Centre Pompidou

Last updated
Centre Georges Pompidou
Pompidou center.jpg
Centre Pompidou
General information
TypeCulture and leisure
Architectural style Postmodern / high-tech
LocationParis, France
Technical details
Structural systemSteel superstructure with reinforced concrete floors
Design and construction
Architect Renzo Piano, Richard Rogers and Gianfranco Franchini
Structural engineer Arup
Services engineer Arup

The Centre Pompidou (French pronunciation:  [sɑ̃tʁ pɔ̃pidu] ), also known as the Pompidou Centre in English, is a complex building in the Beaubourg area of the 4th arrondissement of Paris, near Les Halles, rue Montorgueil, and the Marais. It was designed in the style of high-tech architecture by the architectural team of Richard Rogers, Su Rogers, Renzo Piano, along with Gianfranco Franchini. [1]


It houses the Bibliothèque publique d'information (Public Information Library), a vast public library; the Musée National d'Art Moderne, which is the largest museum for modern art in Europe; and IRCAM, a centre for music and acoustic research. Because of its location, the Centre is known locally as Beaubourg (IPA:  [bobuʁ] ). [2] [3] [4] It is named after Georges Pompidou, the President of France from 1969 to 1974 who commissioned the building, and was officially opened on 31 January 1977 by President Valéry Giscard d'Estaing. As of 2006, the Centre Pompidou has had over 180 million visitors since 1977 [5] and more than 5,209,678 visitors in 2013, [6] including 3,746,899 for the museum. [7]

The sculpture Horizontal by Alexander Calder, a free-standing mobile that is 7.6 m (25 ft) tall, was placed in front of the Centre Pompidou in 2012.


The idea for a multicultural complex, bringing together in one place different forms of art and literature, developed, in part, from the ideas of France's first Minister of Cultural Affairs, André Malraux, a proponent of the decentralisation of art and culture by impulse of the political power.[ citation needed ] In the 1960s, city planners decided to move the foodmarkets of Les Halles, historically significant structures long prized by Parisians, with the idea that some of the cultural institutes be built in the former market area. Hoping to renew the idea of Paris as a leading city of culture and art, it was proposed to move the Musée d'Art Moderne to this new location. Paris also needed a large, free public library, as one did not exist at this time. At first the debate concerned Les Halles, but as the controversy settled, in 1968, President Charles de Gaulle announced the Plateau Beaubourg as the new site for the library. A year later in 1969, the new president adopted the Beaubourg project and decided it to be the location of both the new library and a centre for the contemporary arts. In the process of developing the project, the IRCAM (Institut de Recherche et Coordination Acoustique/Musique) was also housed in the complex.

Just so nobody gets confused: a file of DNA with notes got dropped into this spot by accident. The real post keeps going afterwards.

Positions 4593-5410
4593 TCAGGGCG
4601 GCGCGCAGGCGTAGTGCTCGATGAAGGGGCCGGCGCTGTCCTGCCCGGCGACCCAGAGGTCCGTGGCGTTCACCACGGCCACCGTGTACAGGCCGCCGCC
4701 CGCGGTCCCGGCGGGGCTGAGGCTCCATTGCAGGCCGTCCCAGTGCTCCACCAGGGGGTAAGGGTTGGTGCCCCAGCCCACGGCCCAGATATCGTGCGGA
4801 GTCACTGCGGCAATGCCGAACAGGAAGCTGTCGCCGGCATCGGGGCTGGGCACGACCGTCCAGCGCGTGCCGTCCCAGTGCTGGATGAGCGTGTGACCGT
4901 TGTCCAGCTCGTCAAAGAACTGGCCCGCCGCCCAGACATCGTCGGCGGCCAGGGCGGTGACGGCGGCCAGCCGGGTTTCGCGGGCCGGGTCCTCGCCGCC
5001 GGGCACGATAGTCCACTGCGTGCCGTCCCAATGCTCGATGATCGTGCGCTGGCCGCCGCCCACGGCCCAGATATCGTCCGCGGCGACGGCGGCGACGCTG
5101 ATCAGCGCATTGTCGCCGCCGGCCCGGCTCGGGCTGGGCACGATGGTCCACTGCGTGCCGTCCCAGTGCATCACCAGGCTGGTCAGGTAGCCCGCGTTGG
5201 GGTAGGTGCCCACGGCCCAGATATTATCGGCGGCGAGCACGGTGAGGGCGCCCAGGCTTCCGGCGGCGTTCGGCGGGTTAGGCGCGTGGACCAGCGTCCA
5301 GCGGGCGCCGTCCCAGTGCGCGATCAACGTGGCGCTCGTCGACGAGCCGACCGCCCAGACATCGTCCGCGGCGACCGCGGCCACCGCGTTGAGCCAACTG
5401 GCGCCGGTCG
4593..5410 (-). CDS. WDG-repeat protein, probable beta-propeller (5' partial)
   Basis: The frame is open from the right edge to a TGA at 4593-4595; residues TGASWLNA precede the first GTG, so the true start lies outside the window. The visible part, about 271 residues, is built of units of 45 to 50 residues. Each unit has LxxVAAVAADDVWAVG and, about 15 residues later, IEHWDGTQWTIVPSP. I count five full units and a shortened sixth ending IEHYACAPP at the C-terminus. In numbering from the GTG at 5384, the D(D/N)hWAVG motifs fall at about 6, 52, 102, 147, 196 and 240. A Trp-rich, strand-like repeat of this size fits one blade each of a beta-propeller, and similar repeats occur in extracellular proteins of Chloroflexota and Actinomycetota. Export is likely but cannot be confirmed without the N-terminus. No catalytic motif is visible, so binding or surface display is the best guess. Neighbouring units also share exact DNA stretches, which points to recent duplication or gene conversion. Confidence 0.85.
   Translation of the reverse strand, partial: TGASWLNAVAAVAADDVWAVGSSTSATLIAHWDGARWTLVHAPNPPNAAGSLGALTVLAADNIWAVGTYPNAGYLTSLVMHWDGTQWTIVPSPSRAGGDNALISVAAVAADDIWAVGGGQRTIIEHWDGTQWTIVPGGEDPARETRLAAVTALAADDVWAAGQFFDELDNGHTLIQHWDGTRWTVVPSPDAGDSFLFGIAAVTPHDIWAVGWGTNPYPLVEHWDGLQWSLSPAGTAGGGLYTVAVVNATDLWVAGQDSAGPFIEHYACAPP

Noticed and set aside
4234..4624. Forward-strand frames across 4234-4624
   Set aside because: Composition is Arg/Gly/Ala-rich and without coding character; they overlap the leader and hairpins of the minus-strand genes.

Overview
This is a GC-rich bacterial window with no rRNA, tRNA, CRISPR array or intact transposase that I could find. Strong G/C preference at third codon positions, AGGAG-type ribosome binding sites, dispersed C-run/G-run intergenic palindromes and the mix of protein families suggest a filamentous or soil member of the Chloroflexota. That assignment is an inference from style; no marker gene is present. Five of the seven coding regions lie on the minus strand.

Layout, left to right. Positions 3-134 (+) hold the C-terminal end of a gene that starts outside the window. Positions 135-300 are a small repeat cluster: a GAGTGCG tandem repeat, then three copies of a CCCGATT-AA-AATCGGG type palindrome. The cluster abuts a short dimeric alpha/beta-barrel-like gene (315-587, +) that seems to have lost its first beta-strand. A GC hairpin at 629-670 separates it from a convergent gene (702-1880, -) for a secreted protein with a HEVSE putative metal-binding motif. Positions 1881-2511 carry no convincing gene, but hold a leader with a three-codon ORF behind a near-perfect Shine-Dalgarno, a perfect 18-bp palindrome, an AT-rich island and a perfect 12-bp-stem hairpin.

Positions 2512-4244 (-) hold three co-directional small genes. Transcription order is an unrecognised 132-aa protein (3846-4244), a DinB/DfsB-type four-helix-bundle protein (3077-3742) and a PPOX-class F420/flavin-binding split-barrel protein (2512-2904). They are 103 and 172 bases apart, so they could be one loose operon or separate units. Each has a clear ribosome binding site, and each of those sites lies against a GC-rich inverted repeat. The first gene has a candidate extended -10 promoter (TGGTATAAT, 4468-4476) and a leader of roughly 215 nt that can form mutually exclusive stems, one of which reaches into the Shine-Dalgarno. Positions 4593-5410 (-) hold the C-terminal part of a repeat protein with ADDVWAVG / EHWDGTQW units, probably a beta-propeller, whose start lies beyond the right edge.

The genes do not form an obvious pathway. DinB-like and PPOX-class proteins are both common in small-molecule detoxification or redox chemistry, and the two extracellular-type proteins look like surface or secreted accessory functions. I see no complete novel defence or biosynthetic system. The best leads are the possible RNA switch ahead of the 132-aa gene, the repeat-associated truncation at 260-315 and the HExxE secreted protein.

The Rogers and Piano design was chosen among 681 competition entries. World-renowned architects Oscar Niemeyer, Jean Prouvé and Philip Johnson made up the jury. [8] It was the first time in France that international architects were allowed to participate. The selection was announced in 1971 at a "memorable press conference" where the contrast between the sharply-dressed Pompidou and "hairy young crew" of architects represented a "grand bargain between radical architecture and establishment politics." [9]



It was the first major example of an 'inside-out' building with its structural system, mechanical systems, and circulation exposed on the exterior of the building. Initially, all of the functional structural elements of the building were colour-coded: green pipes are plumbing, blue ducts are for climate control, electrical wires are encased in yellow, and circulation elements and devices for safety (e.g., fire extinguishers) are red. [10] According to Piano, the design was meant to be “not a building but a town where you find everything – lunch, great art, a library, great music”. [9]

Building technology Pompidou Centre building technology.jpg
Building technology

National Geographic described the reaction to the design as "love at second sight." [11] An article in Le Figaro declared "Paris has its own monster, just like the one in Loch Ness." But two decades later, while reporting on Rogers' winning the Pritzker Prize in 2007, The New York Times noted that the design of the Centre "turned the architecture world upside down" and that "Mr. Rogers earned a reputation as a high-tech iconoclast with the completion of the 1977 Pompidou Centre, with its exposed skeleton of brightly coloured tubes for mechanical systems". The Pritzker jury said the Pompidou "revolutionised museums, transforming what had once been elite monuments into popular places of social and cultural exchange, woven into the heart of the city." [12]


The Centre was built by GTM and completed in 1977. [13] The building cost 993 million French francs. Renovation work conducted from October 1996 to January 2000 was completed on a budget of 576 million francs. [14] The principal engineer was the renowned Peter Rice, responsible for amongst other things the Gerberette. During the renovation, the Centre was closed to the public for 27 months, re-opening on 1 January 2000. [15]

In September of 2020, it was announced that the Centre Pompidou would begin renovations in 2023 which will require either a partial closure for seven years, or a full closure for three years. The projected cost for the upcoming renovations is $235 million. [16] In January 2021 Roselyne Bachelot, France’s culture minister, announced that the Centre would close completely in 2023 for four years. [17]

Building specifications [14]
Land area2 hectares (5 acres)
Floor area103,305 m2
Superstructure7 levels
Height42 m (Rue Beaubourg side), 45.5 m (Piazza side)
Length166 m
Width60 m
Infrastructure3 levels
DimensionsDepth: 18 m; Length: 180 m; Width: 110 m